We went into winter quarters for about two months near Charlottesville, Virginia. After Marshall Kane came South from Baltimore, there was an attempt made to organize a Maryland organization. There were transfers issued to Marylanders in the different commands to the new Maryland group which was then organized at Harrisonburg, Virginia. A large part of Breathed's Battery were Marylanders, and as it was nearing the time for hostilities to begin, General Stuart asked us to remain in the Battery until the spring campaign would let up. Otherwise it would have injured the effectiveness of the Battery, as the Battery would have to be operated by men from other parts of the command not use to handling artillery. The men readily consented to remain. The spring campaign opened with a three days fight at Spotsylvania Courthouse, or near the Courthouse, and on the evening of the third day, the infantry came up and that relieved us. The Yanks started toward Richmond and we after them. We struck them at Beaver Dam and put them on the run. The next was North Anna River, and following that at Yellow Tavern, nine miles from Richmond. There our beloved General Steuart was killed in action, after which we drifted down to Cold Harbor, and then went on the south side of the James River. There we intercepted a raiding party at Beams Station below Petersburg. After this there was a lull in the cavarly fighting, as it had been a strenuous campaign for both armies. While there we received our transfers. At that time General Early was in Maryland and Pennsylvania, and another soldier and myself, who had our own mounts, started out to reach General Early's command and we intercepted them at Martinsburg, West Virginia. There I connected myself with the Second Maryland Battalion under Genral Harry Gilmore. Soon after this I was wounded in an engagement at Smithfield and left on the battlefield unconscious, and after regaining consciousness I was in the hands of the enemy a prisoner, and was sent with others to Camp Chase, Ohio, where I remained for about seven months as they had stopped exchanging prisoners again and I stated on exchange and came to Baltimore by train and there took the boat that was waiting for use with other prisoners aboard, five hundred from Johnstown, five hundred from Elmira, and our five hundred from Camp Chase, Ohio. Then we were on our way for City Point on the James River, and as we got near to Point Lookout, at the mouth of the Potomac River, fighting commenced around Richmond, and we were held up off the Point until Richmond fell, after which we were landed at Point Lookout, and remained there for two months, when finally the war was declared ended, and a few days later I was released from prison and homeward bound. At the time of my joining the Confederate Army, I resided at Dickeyville, Baltimore County, Maryland.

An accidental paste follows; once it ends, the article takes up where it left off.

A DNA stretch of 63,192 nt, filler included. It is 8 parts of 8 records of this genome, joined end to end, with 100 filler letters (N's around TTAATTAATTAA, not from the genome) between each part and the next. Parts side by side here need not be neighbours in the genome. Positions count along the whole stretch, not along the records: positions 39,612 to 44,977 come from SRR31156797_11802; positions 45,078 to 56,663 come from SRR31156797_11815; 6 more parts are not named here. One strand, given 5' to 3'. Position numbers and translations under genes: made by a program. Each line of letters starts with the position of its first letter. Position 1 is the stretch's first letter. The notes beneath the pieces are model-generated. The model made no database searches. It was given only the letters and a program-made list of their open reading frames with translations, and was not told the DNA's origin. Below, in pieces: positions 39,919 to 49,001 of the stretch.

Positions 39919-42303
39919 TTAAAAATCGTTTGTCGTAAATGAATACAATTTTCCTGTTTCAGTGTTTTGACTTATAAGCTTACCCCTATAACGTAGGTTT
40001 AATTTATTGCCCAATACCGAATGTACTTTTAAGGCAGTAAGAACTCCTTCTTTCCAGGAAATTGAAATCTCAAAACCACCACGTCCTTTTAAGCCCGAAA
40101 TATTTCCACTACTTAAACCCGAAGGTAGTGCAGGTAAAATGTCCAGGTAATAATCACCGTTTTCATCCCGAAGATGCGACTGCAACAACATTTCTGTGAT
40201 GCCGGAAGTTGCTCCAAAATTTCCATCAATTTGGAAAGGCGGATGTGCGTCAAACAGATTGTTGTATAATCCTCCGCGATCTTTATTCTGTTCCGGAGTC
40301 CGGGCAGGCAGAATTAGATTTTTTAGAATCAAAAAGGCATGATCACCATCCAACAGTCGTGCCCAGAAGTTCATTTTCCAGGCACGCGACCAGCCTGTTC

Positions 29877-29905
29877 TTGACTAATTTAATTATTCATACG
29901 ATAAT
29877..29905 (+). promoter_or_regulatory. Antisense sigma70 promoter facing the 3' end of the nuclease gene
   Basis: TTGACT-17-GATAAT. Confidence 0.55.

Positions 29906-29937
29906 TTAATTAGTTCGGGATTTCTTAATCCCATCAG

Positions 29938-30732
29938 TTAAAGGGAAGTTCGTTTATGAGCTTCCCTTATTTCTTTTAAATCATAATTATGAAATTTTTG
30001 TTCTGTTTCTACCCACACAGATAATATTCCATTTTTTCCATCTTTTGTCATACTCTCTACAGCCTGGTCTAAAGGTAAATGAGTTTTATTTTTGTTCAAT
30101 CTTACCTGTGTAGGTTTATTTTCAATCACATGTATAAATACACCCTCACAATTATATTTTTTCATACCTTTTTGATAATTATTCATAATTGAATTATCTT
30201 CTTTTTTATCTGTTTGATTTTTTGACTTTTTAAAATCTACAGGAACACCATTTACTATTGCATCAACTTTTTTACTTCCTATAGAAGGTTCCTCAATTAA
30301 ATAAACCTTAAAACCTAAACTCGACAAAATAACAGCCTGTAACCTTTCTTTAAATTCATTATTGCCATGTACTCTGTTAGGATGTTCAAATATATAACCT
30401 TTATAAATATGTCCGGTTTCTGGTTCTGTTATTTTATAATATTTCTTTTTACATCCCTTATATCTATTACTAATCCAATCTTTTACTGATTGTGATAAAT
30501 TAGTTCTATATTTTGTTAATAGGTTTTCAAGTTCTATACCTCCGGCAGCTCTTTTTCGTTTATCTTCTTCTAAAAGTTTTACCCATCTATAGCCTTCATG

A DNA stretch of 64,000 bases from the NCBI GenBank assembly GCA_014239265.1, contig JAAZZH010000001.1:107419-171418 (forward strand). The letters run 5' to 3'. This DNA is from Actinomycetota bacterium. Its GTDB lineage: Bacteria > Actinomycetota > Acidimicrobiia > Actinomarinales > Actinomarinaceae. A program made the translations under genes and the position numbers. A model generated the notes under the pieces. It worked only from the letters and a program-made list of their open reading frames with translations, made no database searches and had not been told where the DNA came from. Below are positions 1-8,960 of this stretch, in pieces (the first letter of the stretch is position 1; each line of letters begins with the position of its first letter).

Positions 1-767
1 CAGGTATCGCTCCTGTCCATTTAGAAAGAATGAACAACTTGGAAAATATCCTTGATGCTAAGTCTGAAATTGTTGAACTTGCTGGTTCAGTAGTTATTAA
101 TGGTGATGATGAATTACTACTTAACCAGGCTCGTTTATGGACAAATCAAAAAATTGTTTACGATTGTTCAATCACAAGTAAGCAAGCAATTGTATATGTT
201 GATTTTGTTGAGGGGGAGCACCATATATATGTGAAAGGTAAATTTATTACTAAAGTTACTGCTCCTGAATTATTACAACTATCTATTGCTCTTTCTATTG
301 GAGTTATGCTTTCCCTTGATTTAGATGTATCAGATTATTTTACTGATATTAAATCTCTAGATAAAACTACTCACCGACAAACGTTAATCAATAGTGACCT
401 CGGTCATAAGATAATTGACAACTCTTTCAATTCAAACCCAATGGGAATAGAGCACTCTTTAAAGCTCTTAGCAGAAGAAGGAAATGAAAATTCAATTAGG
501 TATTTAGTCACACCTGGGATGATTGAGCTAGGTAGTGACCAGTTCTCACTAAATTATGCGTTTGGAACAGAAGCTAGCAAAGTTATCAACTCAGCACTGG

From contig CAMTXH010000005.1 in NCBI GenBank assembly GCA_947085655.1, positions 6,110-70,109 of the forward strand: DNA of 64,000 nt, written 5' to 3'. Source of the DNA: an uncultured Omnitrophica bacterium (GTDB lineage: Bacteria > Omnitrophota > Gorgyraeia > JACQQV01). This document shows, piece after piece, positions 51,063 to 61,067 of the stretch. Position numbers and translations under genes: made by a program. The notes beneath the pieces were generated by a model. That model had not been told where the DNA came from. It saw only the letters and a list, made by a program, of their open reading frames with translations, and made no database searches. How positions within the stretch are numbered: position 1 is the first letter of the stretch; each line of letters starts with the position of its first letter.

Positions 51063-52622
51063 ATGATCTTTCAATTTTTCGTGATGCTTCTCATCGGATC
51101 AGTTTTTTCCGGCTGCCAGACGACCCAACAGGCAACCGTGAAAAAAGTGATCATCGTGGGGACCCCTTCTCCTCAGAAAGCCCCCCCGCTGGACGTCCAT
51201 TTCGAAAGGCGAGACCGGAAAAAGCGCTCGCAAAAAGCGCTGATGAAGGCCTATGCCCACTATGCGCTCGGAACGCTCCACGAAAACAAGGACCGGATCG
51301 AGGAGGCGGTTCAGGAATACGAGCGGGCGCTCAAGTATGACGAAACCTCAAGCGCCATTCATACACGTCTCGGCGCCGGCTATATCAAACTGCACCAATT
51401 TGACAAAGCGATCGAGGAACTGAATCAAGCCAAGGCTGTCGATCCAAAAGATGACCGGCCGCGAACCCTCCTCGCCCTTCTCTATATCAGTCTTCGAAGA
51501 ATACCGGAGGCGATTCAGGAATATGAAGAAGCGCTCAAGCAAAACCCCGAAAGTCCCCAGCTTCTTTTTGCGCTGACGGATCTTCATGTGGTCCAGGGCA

At the United Daughters of the Confederacy Maryland Annual Meeting of Baltimore Chapter 8, May 25, 1932, it is noted in their newletter that crosses were bestowed upon two Confederate veterans William E. Zimmerman, eighty six years old and James L. Merrill, eighty years old.

This is a photograph of the last two surviving Confederate Civil War Veterans in Baltimore Co., William E. Zimmerman and E. Scott Dance of Towson. William E. Zimmerman was born 1 March 1846 in Dickeyville (Weatherdsville) and died at his home in Woodlawn 20 Sept 1937. His home became the parsonage of Woodlawn Methodist Church. Mr Dance was the last surviving Confederate veteran, was born ca. 1842 and died after 1937. Mr. Zimmerman was a Judge of the Orphans Court and Mr Dance served as the bailiff of the Orphans Court for Baltimore County.

This page © Jan 1999 by Lee Garlock